p. 301- “…there are no natural borderlines in evolution. The illusion of a borderline is created by the fact that the evolutionary intermediates happen to be extinct. Of course, it could be argued that humans are more capable of, for example, suffering than other species…But evolutionary continuity shows that there is no absolute distinction. Absolute moral discrimination is devastatingly undermined by the fact of evolution.” I know this quote is a little hard to follow, but here’s what it boils down to: Either Dawkins believes testing on animals is immoral and he is out of a job (as a biologist), or he believes testing on humans is moral and he is as bad as Hitler, who he has already adamantly condemned as a Christian.
Ch 9- Childhood, Abuse and the Escape From Religion
p. 316- “All three of the boarding schools I attended employed teachers whose affection for small boys overstepped the bounds of propriety…I should have felt obliged to come to their defense, even as the victim of one of them (an embarrassing but otherwise harmless experience).” How is this not a red flag for his claim of “moral objectivity?” This whole section downplays pedophilia as a minor offense when compared with the religious education of children.
p. 325- “If you were to compare the abuse of bringing up a child really to believe in hell…how do you think that would compare in trauma terms with sexual abuse?” He actually sees this as a valid question. Apparently, it’s hard for him to see that belief in hell is a necessary component of belief in heaven, which gives a sense of hope and purpose, while sexual abuse violently strips away all hope and purpose.
p. 327- In response to a TV special about a sacrificed Incan girl found in a frozen tomb: “How dare they invite us – in our sitting rooms, watching television – to feel uplifted by contemplating an act of ritual murder: the murder of a dependent child by a group of stupid, puffed up, superstitious, ignorant old men.” Huh, so it’s not okay to kill an innocent child if it’s convenient to the beliefs of grown-ups? What about abortion?
p. 330- In response to a Wisconsin court case ruled in favor of Amish families pulling their kids out of public schools at age 16: “…the children themselves should have been consulted. Did they really want to cut short their education? Did they, indeed, really want to stay in the Amish religion?” I don’t get it. Don’t we “force” kids to go to school in the first place? At what point are they allowed to be actual people? Is it when they have enough nerve endings to feel more pain than a cow—or do they have to be frozen in an Incan tomb for 500 years?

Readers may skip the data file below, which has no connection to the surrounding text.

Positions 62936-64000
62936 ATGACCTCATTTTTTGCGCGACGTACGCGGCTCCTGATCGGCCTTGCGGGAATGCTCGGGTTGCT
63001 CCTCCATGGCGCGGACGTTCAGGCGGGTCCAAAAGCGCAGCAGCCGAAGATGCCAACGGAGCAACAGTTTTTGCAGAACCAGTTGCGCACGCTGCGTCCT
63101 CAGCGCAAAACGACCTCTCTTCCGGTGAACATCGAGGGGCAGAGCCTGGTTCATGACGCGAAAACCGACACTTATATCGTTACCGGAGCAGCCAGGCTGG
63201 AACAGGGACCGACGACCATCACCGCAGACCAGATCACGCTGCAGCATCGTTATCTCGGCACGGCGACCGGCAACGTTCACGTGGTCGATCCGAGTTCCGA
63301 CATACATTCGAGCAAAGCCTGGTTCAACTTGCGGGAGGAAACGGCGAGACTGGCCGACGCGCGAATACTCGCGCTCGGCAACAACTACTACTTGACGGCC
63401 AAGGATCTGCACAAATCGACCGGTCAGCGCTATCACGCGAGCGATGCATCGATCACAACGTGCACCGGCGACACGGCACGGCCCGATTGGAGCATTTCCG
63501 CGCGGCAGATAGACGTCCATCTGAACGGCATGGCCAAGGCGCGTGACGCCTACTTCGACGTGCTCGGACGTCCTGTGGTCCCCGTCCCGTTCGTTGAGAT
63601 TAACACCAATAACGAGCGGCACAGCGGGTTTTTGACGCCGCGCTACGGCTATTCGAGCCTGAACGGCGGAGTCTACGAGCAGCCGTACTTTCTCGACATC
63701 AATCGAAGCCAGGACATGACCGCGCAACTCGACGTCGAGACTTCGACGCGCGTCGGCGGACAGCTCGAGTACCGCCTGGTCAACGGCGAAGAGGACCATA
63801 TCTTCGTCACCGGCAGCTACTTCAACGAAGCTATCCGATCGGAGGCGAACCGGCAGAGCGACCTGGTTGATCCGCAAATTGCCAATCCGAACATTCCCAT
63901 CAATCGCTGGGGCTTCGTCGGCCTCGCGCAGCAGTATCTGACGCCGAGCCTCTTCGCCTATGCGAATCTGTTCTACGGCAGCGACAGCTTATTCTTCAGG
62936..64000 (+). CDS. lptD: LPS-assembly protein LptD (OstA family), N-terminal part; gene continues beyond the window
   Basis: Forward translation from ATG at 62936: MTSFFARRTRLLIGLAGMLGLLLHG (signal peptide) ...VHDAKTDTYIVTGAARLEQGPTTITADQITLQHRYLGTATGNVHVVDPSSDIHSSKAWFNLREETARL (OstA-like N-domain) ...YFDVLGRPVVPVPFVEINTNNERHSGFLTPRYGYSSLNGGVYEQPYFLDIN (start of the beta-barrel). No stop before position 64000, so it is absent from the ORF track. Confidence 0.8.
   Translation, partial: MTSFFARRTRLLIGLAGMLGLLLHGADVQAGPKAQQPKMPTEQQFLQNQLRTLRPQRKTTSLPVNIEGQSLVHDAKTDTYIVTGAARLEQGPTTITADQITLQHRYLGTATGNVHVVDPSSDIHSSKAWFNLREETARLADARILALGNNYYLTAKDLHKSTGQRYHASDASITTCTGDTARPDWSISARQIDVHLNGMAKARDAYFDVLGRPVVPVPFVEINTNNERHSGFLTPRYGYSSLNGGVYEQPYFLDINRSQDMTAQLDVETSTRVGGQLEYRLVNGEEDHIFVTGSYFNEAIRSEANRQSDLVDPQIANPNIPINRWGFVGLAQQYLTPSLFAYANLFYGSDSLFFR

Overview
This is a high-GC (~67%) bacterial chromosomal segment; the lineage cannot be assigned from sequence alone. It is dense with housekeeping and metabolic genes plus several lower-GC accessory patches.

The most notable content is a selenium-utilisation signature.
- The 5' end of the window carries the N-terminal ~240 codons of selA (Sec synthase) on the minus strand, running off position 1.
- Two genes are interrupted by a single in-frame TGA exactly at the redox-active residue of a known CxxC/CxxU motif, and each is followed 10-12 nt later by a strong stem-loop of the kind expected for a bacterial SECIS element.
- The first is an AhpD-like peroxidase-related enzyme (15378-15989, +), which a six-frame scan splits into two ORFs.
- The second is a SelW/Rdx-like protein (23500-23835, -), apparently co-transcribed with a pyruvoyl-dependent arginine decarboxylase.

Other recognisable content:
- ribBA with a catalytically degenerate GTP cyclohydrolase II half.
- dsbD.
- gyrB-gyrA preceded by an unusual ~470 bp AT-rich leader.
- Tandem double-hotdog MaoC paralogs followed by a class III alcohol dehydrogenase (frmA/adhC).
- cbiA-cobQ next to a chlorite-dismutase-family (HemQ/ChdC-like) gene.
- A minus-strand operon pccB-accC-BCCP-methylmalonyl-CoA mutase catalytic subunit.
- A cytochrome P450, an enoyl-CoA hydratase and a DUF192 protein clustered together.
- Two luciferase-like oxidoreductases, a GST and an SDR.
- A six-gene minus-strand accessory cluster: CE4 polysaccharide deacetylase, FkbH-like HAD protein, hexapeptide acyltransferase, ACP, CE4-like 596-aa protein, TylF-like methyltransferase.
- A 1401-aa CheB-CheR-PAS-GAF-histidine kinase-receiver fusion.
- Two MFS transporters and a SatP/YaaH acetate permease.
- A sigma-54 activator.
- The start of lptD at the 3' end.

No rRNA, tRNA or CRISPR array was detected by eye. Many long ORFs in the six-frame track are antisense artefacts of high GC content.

So you see my confusion and frustration. Dawkins’ moral relativism, while adamant, has no basis. He claims to be a scientist, but then he fills his book with constant contradictions on the value of human life and relationships. Modern Christians have their share of faults, but the Bible’s morality has been relevant and unchanging for over 2,000 years. That’s more than I can say for Richard Dawkins, who seems to have changed his moral views several times over the span of 300 pages.
With all this said, I want to make one thing clear. No one forms opinions without some measure of truth. On page 211, Dawkins says, “Such unchristian abuse is commonly experienced by those who are perceived as enemies of Christianity.” Here, it is clear that Dawkins does have at least some grasp of what Christ originally taught. It’s a hard pill to swallow, but Christianity is literally made up of broken, flawed human beings. If anyone thinks for a second that slapping a “Jesus Fish” bumper sticker on their ride makes them any better than the rest of the world, they are doing nothing but cheapening God’s Word. Critics of modern Christianity cannot be downplayed or ignored.
*For more on modern society’s views of Christianity, and why they matter, read UnChristian by David Kinnaman.
Do you get it now? Do you understand why I find it hard to fully accept the words of a man who seems so morally disoriented? Sure, we’re all screwed up on some level, so I really shouldn’t fully accept what anyone says, right? Well, there was this one Guy from Nazareth, and if my memory serves me right, He had a lot to say on the subject of morality.
Then again, he did live over 2,000 years ago. How can we be sure the stuff we have in the Bible today is the same stuff He said way back then? Seems like a pretty big deal to me. Such a big deal, in fact, that it would make a great finale for this series. So, if you’re interested in what history has to say about Jesus of Nazareth, come back and see me next month when I finally stop rambling and wrap up this whole blasted series.
Thanks for coming. And as they say on MTV Cribs: Get out.